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Knapp, Charles L., Enforcing the Contract to Bargain, 44 NYULR 673 (1969)

Title
Knapp, Charles L., Enforcing the Contract to Bargain, 44 NYULR 673 (1969)
Content

ENFORCING THE CONTRACT TO BARGAIN

CHARLES L. KNAPP*

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I. INTRODUCTION

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684

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B. The Contract to Bargain

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685

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For our purposes, therefore, it will be sufficient to further describe and define the two "middle" positions outlined above, in order to stress the essential similarity between them and the difference between these two categories and other, more conventional analyses. Thus, it has been suggested that in each of the two hypothetical cases above, the parties have reached agreement to such a degree that they regard themselves as bound to each other to the extent that neither can withdraw for an "unjustified" reason, and yet still free enough that neither will be compelled to perform if - after good faith bargaining - actual agreement cannot be reached. This situation, if recognized at law in the manner suggested, might be most accurately denominated a "contract to bargain." This nomenclature seems accurate for the following reasons: (1) Use of the word "contract" stresses the fact that the relationship, to at least some extent, entails binding obligations, the breach of which will give rise to a legal remedy40 (2) Use of the term "bargain" emphasizes that such a contract imposes neither an absolute duty to perform the contemplated exchange, nor even an absolute duty to agree to perform it. Rather it creates a present duty to "bargain" - to engage, in good faith, in the process of attempting to reach agreement on the terms of the proposed exchange, for as long as may reasonably be required under the circumstances.41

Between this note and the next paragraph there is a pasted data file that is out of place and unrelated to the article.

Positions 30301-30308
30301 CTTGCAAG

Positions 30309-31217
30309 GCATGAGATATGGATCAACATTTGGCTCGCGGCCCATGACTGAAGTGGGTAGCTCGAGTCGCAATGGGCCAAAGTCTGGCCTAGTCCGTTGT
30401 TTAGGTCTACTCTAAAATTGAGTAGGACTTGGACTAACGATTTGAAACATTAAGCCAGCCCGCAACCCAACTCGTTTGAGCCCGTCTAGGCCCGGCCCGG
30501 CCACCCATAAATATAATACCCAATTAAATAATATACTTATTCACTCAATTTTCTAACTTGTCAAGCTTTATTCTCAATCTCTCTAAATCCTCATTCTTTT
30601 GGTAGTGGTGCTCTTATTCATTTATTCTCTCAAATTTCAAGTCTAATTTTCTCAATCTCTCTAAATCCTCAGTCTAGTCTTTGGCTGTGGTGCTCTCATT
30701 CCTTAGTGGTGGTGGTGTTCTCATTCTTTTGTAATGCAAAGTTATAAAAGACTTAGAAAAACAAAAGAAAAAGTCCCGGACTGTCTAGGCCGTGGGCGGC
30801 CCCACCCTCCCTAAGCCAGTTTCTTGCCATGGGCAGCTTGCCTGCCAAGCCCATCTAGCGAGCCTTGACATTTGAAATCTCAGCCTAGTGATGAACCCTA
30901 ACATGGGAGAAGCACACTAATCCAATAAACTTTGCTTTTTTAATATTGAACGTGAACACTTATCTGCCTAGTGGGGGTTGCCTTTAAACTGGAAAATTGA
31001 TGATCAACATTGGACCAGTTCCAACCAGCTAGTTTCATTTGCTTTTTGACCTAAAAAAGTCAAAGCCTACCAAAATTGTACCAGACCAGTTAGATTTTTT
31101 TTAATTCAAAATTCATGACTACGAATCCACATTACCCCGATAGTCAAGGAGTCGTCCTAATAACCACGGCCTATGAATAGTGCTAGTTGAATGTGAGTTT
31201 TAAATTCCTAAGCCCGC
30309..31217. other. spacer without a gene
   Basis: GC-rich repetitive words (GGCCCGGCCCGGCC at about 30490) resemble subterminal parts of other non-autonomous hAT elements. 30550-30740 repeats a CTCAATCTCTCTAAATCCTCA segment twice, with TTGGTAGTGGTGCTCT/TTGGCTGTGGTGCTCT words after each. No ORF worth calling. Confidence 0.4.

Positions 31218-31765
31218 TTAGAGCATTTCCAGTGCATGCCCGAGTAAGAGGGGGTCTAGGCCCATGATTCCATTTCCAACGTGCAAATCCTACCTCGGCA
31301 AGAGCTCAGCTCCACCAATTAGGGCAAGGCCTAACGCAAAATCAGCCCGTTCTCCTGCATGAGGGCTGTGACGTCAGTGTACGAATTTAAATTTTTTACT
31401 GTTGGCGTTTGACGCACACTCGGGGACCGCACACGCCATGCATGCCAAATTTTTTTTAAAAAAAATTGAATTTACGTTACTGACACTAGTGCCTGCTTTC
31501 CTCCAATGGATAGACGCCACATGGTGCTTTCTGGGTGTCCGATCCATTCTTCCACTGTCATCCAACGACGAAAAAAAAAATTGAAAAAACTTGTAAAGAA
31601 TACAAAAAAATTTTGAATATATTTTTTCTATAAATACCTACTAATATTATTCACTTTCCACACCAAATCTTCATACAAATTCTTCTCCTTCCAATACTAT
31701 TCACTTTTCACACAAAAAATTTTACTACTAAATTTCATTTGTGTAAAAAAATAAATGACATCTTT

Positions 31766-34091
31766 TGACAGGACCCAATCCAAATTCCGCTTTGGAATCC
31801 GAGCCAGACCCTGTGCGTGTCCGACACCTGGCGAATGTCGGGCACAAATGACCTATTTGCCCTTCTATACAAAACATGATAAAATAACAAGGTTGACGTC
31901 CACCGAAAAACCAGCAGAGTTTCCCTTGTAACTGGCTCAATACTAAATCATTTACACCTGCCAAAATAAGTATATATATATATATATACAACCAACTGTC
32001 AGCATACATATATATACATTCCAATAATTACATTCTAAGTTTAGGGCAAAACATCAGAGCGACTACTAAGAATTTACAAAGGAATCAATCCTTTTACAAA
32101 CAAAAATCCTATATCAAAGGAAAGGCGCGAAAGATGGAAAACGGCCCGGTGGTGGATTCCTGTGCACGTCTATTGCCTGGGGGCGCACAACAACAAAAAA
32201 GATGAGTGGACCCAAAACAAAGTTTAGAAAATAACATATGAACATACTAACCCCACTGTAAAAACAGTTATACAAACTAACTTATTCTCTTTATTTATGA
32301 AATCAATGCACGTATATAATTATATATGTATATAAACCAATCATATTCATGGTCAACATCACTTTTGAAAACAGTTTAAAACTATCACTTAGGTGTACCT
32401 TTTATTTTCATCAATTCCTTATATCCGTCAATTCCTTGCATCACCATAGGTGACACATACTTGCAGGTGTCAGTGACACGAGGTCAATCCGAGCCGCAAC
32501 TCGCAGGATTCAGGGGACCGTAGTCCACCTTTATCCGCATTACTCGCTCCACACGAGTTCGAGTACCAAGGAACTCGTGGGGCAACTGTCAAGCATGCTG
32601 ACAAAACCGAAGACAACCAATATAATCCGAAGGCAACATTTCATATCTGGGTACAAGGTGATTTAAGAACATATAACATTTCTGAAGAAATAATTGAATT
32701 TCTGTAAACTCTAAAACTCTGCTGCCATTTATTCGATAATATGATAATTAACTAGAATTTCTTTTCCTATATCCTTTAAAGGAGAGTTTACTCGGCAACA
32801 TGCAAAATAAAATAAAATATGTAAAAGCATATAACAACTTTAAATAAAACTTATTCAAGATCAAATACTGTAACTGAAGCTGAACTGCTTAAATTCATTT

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720

IV. Soms ASPECTS OF THE CONTRACT TO BARGAIN

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721

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B. Good Faith Bargaining

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This leads to the second objection that whenever an extraneous factor, such as a better offer from a third party, makes withdrawal from the contract materially advantageous to one party, that party runs the risk of being held liable even if he withdraws from the transaction only after extensive bargaining has failed to produce a complete agreement. Two factors, however, seem to minimize the likelihood of such occurrences. One is the possibility of creating a record of bargaining sufficient to demonstrate that agreement clearly could have been reached had the plaintiff 723 really desired it; second, even those courts willing to recognize the contract to bargain will do so with extreme caution, and only where the justice of plaintiff's claim is virtually beyond question. These two factors suggest that a contract to bargain is likely to be enforced only where there has been either a unilateral withdrawal from negotiations or at least an insistence on terms so clearly unreasonable that they could not have been advanced with any expectation of acceptance, coupled with some demonstrable advantage to be gained by defendant in avoiding the contemplated transaction.

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*Professor of Law, New York University School of Law. BA., 1956, Denison University; LL.B., 1960, New York University
40The UCC distinguishes between the terms "agreement" and "contract," using the former to refer to the bargain of the parties and the latter to mean the legal obligation created thereby. UCC § 1-201(3), (11).
41Use of the verb form "to bargain" (rather than "contract of bargain" or just "bargain contract") is intentional, in the hope of stressing the process of bargaining which remains to be performed, rather than the agreement (if any) which will result therefrom.

Referring Principles
Trans-Lex Principle: IV.8.1 - Principle of pre-contractual liability
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